In coral reef fishes, there are many different techniques for individual identification: phenotypic variation (Nelson et al., 1994; Booth, 1995; Buston, 2003), genotypic variation (Puebla et al., 2007; Salles et al., 2016), anchor tags such as dart, T-bar and spaghetti (Randall, 1962; Parker, 1990), fluorescent elastomer injection (Beukers et al., 1995; Frederick, 1997; Malone et al., 1999; Hoey and McCormick, 2006), passive integrated transponder (PIT; Holm et al., 2007; Topping and Szedlmayer, 2011), coded wire tags (Beukers et al., 1995; Verweij and Nagelkerken, 2007), bead tags (Verweij and Nagelkerken, 2007), and parasites (Grutter and Poulin, 1998; Cribb et al., 2000). These techniques vary in terms of invasiveness of procedures, duration of effectiveness, visibility, and practical application. However, for some species these methods are not appropriate.
For the widely studied coral-dwelling damselfish, Dascyllus aruanus, for example, there is not sufficient phenotypic variation between individuals (besides relative body size, occasional variances in lip coloration and dorsal fin pattern) and hence tagging is required (Branconi, pers. obs.). However, we found that standard methods of tagging were unsuitable for Dascyllus aruanus due to their specific ecology and morphology: beads and PVC tags get caught when they swim through the narrow inter-branch spaces in their host corals; fluorescent elastomer injections/tags placed in areas other than the caudal peduncle proved difficult to apply due to their thick scales and ease of bruising (Branconi, pers. obs.). Further, other attempts to tag D. aruanus (fluorescent elastomer injections: Booth, 2004; Coker et al., 2012; Kuwamura et al., 2016; mutilation: Sale, 1971; alcian blue dye: Mizushima et al., 2000; tetracycline staining: Forrester, 1990; liquid latex: Forrester, 1991) do not result in marks that are visible from a distance or via video recordings.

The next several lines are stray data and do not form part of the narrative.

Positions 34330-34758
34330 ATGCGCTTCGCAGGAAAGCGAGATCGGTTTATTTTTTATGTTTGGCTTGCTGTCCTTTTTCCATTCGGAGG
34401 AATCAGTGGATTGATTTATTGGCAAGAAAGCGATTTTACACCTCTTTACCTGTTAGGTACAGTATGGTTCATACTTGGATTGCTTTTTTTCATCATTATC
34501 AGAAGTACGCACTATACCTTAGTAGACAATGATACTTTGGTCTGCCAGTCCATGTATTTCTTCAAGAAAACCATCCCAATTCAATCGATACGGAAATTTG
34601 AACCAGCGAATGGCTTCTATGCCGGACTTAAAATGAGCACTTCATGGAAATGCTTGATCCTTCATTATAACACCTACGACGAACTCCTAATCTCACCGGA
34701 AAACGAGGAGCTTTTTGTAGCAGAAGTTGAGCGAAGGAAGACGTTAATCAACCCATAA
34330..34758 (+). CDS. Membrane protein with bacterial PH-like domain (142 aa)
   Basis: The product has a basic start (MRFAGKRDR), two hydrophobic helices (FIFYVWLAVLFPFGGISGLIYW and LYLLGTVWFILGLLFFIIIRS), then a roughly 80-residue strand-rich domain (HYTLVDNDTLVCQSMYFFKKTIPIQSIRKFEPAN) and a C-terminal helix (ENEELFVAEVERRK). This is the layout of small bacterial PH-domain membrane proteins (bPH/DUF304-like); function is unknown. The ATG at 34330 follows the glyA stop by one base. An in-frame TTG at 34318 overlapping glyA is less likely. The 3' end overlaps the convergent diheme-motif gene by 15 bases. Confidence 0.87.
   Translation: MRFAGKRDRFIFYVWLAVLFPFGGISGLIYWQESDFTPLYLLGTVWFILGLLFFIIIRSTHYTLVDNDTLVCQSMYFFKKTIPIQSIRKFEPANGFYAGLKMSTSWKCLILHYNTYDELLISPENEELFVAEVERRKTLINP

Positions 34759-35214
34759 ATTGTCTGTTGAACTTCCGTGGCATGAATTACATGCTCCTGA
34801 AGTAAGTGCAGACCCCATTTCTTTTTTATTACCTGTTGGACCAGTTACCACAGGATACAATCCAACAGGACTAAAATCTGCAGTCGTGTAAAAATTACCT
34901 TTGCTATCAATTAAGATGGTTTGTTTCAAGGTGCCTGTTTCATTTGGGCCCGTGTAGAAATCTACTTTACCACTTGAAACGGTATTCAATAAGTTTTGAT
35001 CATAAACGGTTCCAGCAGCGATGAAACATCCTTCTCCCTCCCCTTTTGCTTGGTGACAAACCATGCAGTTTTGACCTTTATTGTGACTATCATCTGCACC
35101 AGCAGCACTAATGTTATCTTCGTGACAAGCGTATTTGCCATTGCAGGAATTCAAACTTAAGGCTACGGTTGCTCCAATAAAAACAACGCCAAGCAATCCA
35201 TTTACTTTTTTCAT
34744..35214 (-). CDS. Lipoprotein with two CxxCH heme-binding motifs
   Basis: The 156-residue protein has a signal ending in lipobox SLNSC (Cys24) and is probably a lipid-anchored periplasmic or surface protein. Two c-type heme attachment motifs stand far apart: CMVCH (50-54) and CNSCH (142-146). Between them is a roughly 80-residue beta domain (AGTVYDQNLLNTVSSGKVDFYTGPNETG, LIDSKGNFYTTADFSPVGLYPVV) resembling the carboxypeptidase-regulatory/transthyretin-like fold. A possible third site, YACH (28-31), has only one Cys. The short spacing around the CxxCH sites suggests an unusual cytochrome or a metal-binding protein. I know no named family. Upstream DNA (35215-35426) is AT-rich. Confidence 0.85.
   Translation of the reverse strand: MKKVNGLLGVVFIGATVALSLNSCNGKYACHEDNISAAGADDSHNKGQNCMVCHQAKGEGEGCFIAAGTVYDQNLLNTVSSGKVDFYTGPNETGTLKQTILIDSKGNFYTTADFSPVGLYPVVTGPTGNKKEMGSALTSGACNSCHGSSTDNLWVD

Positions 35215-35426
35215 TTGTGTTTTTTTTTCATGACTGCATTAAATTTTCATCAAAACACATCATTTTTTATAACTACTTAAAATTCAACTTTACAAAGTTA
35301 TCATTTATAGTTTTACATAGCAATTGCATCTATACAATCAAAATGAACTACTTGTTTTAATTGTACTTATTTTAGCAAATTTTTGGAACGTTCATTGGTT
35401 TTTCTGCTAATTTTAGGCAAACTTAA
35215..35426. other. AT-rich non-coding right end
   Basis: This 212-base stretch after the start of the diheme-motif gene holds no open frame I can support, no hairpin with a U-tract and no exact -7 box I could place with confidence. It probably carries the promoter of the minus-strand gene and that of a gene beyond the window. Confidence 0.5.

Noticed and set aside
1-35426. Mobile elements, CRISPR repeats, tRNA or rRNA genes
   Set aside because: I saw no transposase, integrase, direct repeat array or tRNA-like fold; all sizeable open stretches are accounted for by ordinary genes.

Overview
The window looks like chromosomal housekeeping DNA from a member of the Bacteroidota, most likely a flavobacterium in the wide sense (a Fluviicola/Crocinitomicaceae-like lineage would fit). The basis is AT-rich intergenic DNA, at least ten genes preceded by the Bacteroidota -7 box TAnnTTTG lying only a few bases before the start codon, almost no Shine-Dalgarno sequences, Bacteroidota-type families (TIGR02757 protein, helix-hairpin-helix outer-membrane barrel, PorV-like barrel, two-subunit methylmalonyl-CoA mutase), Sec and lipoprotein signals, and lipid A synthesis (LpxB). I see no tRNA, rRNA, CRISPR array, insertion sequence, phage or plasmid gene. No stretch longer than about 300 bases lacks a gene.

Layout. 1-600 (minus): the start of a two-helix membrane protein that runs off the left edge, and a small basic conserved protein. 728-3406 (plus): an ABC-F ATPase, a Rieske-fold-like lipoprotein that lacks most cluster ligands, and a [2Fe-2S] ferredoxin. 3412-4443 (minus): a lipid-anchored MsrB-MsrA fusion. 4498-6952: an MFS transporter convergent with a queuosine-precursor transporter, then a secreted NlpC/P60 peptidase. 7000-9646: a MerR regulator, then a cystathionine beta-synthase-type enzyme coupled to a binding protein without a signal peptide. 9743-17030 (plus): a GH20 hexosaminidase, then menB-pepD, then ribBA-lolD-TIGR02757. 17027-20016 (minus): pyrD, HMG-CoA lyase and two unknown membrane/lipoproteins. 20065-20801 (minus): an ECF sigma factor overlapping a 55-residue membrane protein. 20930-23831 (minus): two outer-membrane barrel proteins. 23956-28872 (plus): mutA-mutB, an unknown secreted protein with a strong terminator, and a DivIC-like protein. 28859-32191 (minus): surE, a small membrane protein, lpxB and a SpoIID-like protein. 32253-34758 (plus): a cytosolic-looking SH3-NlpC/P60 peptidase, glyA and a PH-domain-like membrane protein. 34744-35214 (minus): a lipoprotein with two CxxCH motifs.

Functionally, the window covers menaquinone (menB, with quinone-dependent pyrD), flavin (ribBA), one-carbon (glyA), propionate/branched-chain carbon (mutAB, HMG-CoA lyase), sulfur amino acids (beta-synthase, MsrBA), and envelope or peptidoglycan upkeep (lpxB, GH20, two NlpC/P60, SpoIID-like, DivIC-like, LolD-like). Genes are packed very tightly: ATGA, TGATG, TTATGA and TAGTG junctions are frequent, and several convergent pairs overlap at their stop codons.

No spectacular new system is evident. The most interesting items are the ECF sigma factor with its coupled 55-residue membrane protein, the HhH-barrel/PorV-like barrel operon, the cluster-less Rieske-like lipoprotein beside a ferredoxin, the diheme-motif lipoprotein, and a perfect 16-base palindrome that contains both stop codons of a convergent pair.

Therefore, our goal was to develop a new method for temporarily tagging this species that is easily detectable by both human observers and indirectly by video/photocameras. Specifically, we addressed the following three questions: i) What is the attachment time of the tags? ii) How does fish body size influence the attachment time of the tags? and iii) How does position on the body influence attachment time of the tags? In sum, we developed a new non-invasive technique for temporarily tagging coral reef fishes that is potentially broadly applicable to other aquatic species.
MATERIALS AND METHODS
Natural history.—Dascyllus aruanus is a tropical coral-reef fish that is widespread throughout the Indo-Pacific region and lives in social groups in close association with coral colonies of certain branching corals (Sale, 1971; Holbrook et al., 2000). Within each discrete coral patch there is a single group of mostly non-relatives (Sale, 1971; Fricke, 1980; Buston et al., 2009) with average group size of eight individuals (Sale, 1972; Holbrook et al., 2000) organized into size-based dominance hierarchies (Coates, 1980; Wong et al., 2012).